Know how to use "fewer" and "less"? Find out.
1814, "cross," from Latin crux "cross" (see cross (n.)). Figurative use for "a central difficulty," is older, from 1718; perhaps from Latin crux interpretum "a point in a text that is impossible to interpret," in which the literal sense is something like "crossroads of interpreters." Extended sense of "central point" is from 1888.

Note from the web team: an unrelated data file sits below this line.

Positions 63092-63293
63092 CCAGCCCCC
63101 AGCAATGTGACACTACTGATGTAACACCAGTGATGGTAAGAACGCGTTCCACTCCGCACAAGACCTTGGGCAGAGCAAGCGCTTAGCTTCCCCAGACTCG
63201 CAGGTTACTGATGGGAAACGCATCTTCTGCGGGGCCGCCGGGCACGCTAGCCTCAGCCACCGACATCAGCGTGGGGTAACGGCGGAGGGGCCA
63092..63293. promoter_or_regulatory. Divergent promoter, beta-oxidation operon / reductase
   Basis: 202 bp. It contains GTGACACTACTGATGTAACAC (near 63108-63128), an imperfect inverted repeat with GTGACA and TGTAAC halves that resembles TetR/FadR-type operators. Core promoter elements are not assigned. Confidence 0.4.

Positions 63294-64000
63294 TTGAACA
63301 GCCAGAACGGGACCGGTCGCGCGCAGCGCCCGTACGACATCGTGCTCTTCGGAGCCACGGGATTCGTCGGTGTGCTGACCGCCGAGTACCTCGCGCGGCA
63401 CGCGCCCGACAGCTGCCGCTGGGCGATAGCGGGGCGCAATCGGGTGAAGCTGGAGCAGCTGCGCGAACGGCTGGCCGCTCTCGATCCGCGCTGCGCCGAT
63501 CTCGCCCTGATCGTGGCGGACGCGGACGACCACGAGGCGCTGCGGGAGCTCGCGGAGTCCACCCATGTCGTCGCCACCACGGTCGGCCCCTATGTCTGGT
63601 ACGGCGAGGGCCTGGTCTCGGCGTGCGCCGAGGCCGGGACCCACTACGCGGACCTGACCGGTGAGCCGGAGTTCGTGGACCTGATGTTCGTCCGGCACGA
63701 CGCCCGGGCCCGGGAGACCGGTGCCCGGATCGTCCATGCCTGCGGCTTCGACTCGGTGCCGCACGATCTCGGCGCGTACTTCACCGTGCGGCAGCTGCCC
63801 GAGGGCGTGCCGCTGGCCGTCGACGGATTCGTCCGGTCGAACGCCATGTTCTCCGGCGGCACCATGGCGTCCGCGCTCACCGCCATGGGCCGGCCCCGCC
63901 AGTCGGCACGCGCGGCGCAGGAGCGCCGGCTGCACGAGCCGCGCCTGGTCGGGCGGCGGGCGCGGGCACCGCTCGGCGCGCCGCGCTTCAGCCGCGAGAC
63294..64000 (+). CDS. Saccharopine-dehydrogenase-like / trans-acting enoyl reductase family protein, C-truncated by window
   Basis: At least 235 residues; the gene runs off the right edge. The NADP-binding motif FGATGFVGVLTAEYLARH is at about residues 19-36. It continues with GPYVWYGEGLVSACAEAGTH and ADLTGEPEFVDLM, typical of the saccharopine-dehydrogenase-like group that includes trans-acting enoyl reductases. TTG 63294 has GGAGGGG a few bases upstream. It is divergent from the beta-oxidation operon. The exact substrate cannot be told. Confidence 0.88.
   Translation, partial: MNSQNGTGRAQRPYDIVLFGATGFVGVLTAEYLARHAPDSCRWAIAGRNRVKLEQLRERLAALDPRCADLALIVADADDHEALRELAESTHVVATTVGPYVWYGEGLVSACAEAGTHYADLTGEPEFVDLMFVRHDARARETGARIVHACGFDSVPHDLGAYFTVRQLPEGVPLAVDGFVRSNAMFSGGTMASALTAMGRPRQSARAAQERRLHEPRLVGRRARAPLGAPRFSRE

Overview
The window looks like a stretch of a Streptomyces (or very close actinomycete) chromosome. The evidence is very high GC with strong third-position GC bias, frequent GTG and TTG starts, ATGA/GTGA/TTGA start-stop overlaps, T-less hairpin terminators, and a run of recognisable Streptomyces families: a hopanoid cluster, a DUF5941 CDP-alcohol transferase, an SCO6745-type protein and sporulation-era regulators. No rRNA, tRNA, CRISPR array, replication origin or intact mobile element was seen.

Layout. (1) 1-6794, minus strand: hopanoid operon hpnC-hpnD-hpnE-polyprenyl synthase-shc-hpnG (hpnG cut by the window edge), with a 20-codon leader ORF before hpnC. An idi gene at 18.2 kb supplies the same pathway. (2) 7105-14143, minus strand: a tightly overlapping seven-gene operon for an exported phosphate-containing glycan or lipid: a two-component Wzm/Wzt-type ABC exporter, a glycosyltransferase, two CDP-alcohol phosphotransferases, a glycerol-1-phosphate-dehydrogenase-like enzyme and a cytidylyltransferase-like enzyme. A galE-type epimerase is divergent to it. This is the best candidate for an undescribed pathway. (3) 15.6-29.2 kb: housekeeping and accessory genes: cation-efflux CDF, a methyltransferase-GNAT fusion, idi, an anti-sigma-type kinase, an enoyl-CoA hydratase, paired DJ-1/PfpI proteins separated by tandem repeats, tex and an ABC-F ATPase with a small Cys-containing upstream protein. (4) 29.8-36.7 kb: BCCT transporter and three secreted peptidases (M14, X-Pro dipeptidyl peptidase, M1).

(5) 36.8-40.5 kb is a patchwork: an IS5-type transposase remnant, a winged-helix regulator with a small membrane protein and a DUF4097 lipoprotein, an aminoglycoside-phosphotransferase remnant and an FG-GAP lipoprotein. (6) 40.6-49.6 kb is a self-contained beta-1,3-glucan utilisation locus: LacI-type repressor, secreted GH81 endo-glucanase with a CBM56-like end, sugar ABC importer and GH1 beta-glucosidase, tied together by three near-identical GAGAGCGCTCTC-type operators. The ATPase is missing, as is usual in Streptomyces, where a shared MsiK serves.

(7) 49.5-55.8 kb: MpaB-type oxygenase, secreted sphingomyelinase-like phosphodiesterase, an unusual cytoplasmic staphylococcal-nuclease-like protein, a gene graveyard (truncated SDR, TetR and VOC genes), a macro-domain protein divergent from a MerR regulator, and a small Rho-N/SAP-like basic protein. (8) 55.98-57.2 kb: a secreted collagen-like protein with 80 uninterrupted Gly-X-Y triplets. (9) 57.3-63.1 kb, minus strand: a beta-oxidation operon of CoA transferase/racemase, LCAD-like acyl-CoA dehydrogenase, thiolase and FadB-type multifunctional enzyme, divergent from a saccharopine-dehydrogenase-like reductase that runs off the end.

crux (krŭks, kruks)
n. pl. crux·es or cru·ces (krōō'sēz)
A cross or a crosslike structure.
constellation lying at about 12 hours 30 minutes right ascension (the coordinate on the celestial sphere analogous to longitude on the Earth) and 60 south declination (angular distance south of the celestial equator), now visible only from south of about 30 north latitude (i.e., the latitude of North Africa and Florida). It appears on the flags of Australia, New Zealand, and Samoa (formerly Western Samoa)